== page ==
Summary Statements from Ordnance Reports: The bureaucrats labor is our information gold mine

Working forward from last week’s introduction to Ordnance Reports, as mentioned the individual battery reports were consolidated by the Ordnance Department into summary statements.  While we don’t have a lot of ordnance reports to work from, we do have a fair number of these summary statements.  And these can tell us something about the batteries, their equipment, and general trends in the Federal artillery arm.  It’s information that comes in handy for certain lines of study.  Again, let me thank Brett Schulte for forwarding a copy of the the roll he acquired from the National Archives.

These summaries worked in the way you would imagine any bureaucratic bean-counting record-keeping process.  After receiving the ordnance returns for a given quarter, the Statistical Division of the Ordnance Department extracted the details for entries into a large ledger style book.  Each units’s data spanned across at least twelve pages.  The data from the returns was split into the following classes, considered “Part I” of the summary:

  • Class I: Cannon
  • Class II: Artillery carriages
  • Class III: Artillery implements and equipments
  • Class IV: Artillery projectiles unprepared for service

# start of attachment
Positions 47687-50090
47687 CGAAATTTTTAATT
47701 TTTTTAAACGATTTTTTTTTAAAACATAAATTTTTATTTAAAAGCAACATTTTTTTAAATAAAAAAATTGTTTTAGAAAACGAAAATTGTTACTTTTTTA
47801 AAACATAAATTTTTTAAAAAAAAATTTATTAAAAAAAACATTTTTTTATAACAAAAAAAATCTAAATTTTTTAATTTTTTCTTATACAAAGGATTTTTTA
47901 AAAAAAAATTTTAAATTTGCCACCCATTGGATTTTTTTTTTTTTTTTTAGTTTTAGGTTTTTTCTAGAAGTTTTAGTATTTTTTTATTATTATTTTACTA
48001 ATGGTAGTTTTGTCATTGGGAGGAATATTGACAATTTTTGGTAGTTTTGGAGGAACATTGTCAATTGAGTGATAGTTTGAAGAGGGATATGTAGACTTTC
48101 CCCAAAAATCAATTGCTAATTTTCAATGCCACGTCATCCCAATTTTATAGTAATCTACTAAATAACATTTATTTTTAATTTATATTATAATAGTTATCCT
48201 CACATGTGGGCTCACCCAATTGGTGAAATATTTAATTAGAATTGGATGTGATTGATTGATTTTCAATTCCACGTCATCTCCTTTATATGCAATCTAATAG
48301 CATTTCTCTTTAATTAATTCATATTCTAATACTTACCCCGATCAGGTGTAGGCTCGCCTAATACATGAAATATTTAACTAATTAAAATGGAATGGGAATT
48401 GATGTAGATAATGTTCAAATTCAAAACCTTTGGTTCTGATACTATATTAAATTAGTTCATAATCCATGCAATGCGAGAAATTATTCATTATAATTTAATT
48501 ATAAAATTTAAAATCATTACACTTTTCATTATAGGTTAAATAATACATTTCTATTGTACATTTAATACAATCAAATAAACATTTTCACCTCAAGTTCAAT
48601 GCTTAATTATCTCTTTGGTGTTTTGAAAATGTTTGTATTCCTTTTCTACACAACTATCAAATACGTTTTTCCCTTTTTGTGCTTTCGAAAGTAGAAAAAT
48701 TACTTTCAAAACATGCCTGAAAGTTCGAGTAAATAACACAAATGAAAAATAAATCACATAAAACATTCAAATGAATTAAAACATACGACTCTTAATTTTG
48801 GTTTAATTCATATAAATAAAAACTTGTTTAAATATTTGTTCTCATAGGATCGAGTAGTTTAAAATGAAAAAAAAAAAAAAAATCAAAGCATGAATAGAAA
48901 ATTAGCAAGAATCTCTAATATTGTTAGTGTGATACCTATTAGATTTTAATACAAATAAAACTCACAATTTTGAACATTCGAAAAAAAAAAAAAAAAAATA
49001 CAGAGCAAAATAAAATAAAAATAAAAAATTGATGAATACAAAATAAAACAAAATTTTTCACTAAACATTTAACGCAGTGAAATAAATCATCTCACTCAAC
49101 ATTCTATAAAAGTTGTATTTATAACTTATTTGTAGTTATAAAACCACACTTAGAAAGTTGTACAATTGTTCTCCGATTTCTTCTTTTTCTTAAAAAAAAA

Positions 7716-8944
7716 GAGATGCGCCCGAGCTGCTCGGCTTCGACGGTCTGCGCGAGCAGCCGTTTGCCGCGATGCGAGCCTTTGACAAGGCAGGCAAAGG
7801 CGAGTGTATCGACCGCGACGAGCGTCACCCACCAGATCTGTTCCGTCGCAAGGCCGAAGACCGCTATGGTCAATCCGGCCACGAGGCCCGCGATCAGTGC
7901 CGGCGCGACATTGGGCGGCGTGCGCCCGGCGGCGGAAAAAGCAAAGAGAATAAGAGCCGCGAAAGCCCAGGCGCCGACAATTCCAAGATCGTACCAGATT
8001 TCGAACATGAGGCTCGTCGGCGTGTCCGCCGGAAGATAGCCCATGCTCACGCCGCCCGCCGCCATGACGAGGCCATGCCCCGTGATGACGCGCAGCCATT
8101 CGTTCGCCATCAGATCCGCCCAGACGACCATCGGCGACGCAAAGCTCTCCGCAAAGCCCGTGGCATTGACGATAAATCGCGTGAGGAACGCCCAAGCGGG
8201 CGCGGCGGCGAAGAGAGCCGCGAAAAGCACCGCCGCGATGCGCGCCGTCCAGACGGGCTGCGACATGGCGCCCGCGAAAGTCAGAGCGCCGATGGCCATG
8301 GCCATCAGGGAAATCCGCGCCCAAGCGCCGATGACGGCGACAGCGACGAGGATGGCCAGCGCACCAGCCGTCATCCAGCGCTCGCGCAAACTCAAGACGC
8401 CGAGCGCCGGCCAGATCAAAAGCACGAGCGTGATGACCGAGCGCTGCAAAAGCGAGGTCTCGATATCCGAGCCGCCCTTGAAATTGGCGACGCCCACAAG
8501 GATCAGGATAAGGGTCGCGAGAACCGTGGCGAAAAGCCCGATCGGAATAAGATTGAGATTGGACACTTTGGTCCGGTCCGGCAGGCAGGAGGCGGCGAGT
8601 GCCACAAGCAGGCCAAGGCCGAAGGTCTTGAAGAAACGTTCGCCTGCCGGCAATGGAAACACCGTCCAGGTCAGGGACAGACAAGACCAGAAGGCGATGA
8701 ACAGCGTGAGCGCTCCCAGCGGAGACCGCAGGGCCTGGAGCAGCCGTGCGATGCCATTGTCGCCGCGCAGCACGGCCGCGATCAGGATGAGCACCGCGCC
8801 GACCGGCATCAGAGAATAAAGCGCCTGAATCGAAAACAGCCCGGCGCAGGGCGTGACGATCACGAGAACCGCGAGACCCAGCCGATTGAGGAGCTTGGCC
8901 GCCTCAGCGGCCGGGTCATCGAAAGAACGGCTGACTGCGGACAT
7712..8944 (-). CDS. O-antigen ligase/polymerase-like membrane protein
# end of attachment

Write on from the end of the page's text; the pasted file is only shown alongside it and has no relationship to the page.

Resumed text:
• Class V: Artillery projectiles prepared for service
  • Class VI: Small arms
  • Class VII: Accouterments, implements, and equipments for small arms, and horse equipments for cavalry
  • Class VIII: Powder, ammunition for small arms and materials
  • Class IX: Parts or incomplete sets of any articles in Classes I-VIII
  • Class X: Miscellaneous

Following this was Part II, which included tools and materials… and was very lengthy and detailed.  Columns in section for Part II included hammers, punches, and pounds of horseshoe nails.  Yes indeed, the sort of detail that requires a staff of bean-counters three months to compile.  Suffice to say, these large sheets are difficult to demonstrate without straining eyes:


Not to downplay the need for opium for horses (Battery H, 1st US Artillery reported 16 ounces on hand as of December 31, 1862… if you need to know that little tidbit), the stuff most of us are interested in is under Part I, Class I – the cannons.  That class was further subdivided between serviceable and unserviceable cannons, which were even further subdivided by bore type, metal used, and pattern.  The columns included:

  • Bronze smoothbores – 6-pdr field guns, 12-pdr Napoleons, 12-pdr heavy field guns, 12-pdr mountain howitzers, 12-pdr field howitzers, 24-pdr field howitzers, and 32-pdr field howitzers.